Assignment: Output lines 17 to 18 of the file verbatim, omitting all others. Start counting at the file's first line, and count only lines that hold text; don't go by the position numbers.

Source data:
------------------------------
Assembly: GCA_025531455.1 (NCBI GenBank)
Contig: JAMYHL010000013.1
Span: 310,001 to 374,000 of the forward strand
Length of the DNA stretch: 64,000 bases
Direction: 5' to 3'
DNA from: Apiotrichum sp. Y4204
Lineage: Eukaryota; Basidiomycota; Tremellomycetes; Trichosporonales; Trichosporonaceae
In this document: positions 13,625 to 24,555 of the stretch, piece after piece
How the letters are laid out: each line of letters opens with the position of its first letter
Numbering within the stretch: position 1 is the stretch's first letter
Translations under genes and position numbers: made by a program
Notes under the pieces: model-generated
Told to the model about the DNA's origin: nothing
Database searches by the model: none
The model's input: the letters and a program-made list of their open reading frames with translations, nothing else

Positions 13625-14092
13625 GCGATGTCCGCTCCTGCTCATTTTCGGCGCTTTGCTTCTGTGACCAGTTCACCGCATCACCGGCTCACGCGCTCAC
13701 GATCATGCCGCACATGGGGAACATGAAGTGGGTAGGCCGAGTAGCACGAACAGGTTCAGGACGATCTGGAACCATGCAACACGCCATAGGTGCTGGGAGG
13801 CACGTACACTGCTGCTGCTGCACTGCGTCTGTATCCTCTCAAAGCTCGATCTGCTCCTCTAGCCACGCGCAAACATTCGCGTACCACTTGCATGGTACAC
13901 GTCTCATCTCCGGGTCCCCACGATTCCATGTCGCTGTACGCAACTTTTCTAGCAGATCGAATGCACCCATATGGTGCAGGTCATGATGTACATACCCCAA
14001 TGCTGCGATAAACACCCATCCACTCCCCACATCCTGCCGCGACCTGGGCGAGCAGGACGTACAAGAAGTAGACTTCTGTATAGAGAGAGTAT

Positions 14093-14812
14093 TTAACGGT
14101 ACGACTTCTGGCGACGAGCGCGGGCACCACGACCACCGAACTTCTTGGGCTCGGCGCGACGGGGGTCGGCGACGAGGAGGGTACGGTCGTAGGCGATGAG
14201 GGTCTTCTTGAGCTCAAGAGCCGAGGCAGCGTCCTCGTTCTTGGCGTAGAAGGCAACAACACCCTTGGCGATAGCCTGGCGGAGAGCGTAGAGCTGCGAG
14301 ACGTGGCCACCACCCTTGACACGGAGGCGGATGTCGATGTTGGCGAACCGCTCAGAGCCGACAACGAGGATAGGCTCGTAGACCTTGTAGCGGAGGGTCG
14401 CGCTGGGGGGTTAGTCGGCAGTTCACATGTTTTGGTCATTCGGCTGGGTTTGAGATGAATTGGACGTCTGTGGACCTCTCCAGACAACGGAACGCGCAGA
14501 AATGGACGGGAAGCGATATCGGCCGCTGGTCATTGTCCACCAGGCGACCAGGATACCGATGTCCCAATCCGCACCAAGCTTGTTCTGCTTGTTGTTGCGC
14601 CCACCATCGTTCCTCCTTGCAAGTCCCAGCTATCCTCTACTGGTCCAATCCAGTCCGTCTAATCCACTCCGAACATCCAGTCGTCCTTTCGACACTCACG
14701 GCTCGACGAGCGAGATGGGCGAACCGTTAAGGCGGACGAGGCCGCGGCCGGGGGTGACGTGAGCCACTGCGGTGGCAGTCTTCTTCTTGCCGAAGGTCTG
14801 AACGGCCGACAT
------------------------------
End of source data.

13625 GCGATGTCCGCTCCTGCTCATTTTCGGCGCTTTGCTTCTGTGACCAGTTCACCGCATCACCGGCTCACGCGCTCAC
13701 GATCATGCCGCACATGGGGAACATGAAGTGGGTAGGCCGAGTAGCACGAACAGGTTCAGGACGATCTGGAACCATGCAACACGCCATAGGTGCTGGGAGG